Monday, February 7, 2011

Life In Living Color

Photographer Unknown - 1915
While researching late-Victorian, early-Edwardian tea gowns for the Ladies' Tipsy Tea in May, I ran across some photographs that stunned me - I should say their beauty stunned me. I know little to nothing about the history of photography, except to say that the first black and white photographs were taken sometime in the early nineteenth century (1830-1840), and that full color photographs were common by the mid-twentieth century. Before the 1950s, it seemed that any event captured by a photographic image was mired in varying shades of gray or sepia.

My grandmother - 1935
Many of our old family portraits are watercolored (the gray or sepia still very apparent), and while they give a glimpse of living color, it is only a glimpse. Of course, by the time I was born and knew my grandmother, her hair was winter white, rather than the glossy raven of her youth. Her skin, then, was fair and flawless, and her favorite color was cobalt. What I would not give to have a photograph of my grandmother as a young woman in color - not watercolor, but Autochrome, where I can see the inky black of her hair and eyes, the milky peach of her skin, and the shocking blue of her suit - sigh... You can imagine my surprise when I recently ran across color (not watercolored) photographs from the turn of the twentieth century! I have never seen anything like these pictures, I didn't knew that color photographs existed that early, and I am so happy that I inadvertently found them!

Charles Corbet - 1910
Like most tailors, when I research an era for costume, I always look at pictorial references, whether they are drawings, woodcuts, paintings, prints, or photographs - and with these sorts of media, the depictions of costume are often flat, exaggerated, or distorted at the whim of the artist. The images of decades and centuries past seem surreal and untouchable at times, and with the black and white photographs of the nineteenth and early twentieth centuries, it is something of an exercise trying to imagine the color of life captured in a 3x5 frame, and this is not for lack of imagination or trying - lol!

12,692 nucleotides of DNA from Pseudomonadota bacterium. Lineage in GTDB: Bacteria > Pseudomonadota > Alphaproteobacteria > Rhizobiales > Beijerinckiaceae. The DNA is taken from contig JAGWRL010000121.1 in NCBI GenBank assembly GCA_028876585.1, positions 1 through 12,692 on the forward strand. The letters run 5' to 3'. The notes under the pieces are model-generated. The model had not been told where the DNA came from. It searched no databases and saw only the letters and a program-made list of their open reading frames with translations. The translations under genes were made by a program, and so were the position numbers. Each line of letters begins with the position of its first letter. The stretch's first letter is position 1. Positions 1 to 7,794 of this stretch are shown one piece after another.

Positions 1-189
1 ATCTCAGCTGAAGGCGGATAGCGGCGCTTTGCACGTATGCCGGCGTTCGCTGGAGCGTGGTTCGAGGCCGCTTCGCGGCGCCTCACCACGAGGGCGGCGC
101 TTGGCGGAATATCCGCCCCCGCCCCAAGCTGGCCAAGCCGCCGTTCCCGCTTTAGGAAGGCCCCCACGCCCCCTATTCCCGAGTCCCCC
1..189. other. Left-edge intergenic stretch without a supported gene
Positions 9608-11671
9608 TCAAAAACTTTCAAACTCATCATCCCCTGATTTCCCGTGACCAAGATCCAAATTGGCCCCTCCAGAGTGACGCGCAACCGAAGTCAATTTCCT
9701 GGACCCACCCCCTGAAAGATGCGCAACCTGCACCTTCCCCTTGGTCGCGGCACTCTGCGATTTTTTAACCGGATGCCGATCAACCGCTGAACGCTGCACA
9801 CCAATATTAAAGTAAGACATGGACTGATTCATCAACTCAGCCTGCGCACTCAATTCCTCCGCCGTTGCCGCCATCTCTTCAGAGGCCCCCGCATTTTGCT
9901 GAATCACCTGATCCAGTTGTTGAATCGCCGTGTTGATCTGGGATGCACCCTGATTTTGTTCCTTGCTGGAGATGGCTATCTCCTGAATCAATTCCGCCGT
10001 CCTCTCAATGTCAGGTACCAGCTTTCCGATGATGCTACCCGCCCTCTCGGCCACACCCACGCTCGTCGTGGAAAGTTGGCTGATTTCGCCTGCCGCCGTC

Alfonse Van Besten - 1912
Most of the color photographs that I am featuring here (and in The Dressmaker's Album for further review) are from the site Autochromes From Belgium and the London Daily Mail - here, several famous and unknown early twentieth century Autochrome photographers have their works featured, and I promise you that you will not be disappointed. The photographs are mesmerizing, and while the color isn't always true (this is early technology under development), it's a wonder just to look at them - indeed, all early photographs have an immeasurable nostalgic and historic value, but these colored gems are rare beauties which give us a slice of life in living color. And, if these pictures aren't enough to charm you, maybe one of the earliest Kodachrome screen test will - enjoy!  


  1. Are these really colored photographs, or hand tinted prints? Coloring photographs is an art, and from the brightness of some of the colors and monochrome tint of the large areas, I'd say these were hand colored prints, which are still amazingly beautiful, maybe more so!

  2. Hi Berta - thank you for your comment - :)

    According to their sources, the photographs are not tinted - they are said to be all Autochrome/Kodachrome prints. Like you, I suspect that a couple of the photos are for the same reasons you have pointed out (my daughter is a professional photographer - I should have her look at them); but, like you said, regardless of whether or not a few have been colored, they are beautiful still!